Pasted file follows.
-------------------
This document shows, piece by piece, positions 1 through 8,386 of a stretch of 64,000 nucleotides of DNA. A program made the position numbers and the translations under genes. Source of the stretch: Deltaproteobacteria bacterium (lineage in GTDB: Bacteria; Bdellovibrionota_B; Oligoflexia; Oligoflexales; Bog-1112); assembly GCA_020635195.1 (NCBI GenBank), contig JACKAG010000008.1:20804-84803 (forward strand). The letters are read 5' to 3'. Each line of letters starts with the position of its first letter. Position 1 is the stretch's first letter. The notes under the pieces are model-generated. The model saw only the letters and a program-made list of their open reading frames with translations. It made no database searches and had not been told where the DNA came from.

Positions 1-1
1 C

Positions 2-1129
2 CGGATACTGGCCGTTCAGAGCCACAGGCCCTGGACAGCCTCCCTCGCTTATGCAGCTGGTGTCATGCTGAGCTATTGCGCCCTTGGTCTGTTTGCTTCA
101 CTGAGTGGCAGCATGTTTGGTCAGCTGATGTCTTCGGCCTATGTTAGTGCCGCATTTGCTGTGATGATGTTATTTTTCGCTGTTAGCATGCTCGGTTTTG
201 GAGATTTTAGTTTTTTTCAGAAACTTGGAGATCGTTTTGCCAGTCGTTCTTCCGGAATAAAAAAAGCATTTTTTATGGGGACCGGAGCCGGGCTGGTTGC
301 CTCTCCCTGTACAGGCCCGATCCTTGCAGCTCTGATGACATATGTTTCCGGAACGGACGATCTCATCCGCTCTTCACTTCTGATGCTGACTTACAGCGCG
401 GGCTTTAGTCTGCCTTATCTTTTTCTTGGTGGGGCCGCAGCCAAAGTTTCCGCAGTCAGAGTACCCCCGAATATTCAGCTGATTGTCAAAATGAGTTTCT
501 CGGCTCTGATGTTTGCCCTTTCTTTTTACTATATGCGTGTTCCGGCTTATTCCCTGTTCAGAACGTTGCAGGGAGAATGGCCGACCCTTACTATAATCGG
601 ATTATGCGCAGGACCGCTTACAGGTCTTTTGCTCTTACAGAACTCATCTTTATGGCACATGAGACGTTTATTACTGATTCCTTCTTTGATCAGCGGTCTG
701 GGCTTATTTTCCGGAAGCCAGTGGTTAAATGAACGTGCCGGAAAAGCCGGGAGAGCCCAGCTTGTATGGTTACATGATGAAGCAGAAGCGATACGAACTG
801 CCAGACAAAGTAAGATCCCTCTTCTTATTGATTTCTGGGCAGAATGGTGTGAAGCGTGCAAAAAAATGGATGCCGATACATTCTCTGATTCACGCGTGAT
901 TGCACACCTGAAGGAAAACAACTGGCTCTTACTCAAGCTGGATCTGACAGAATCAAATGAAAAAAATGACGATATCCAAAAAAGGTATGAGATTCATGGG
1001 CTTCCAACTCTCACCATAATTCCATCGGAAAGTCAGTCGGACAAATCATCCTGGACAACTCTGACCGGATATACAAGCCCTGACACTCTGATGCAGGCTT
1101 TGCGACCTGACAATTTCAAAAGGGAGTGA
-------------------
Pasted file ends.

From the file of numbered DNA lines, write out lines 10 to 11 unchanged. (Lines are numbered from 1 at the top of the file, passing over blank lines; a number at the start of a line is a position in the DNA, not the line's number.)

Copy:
501 CGGCTCTGATGTTTGCCCTTTCTTTTTACTATATGCGTGTTCCGGCTTATTCCCTGTTCAGAACGTTGCAGGGAGAATGGCCGACCCTTACTATAATCGG
601 ATTATGCGCAGGACCGCTTACAGGTCTTTTGCTCTTACAGAACTCATCTTTATGGCACATGAGACGTTTATTACTGATTCCTTCTTTGATCAGCGGTCTG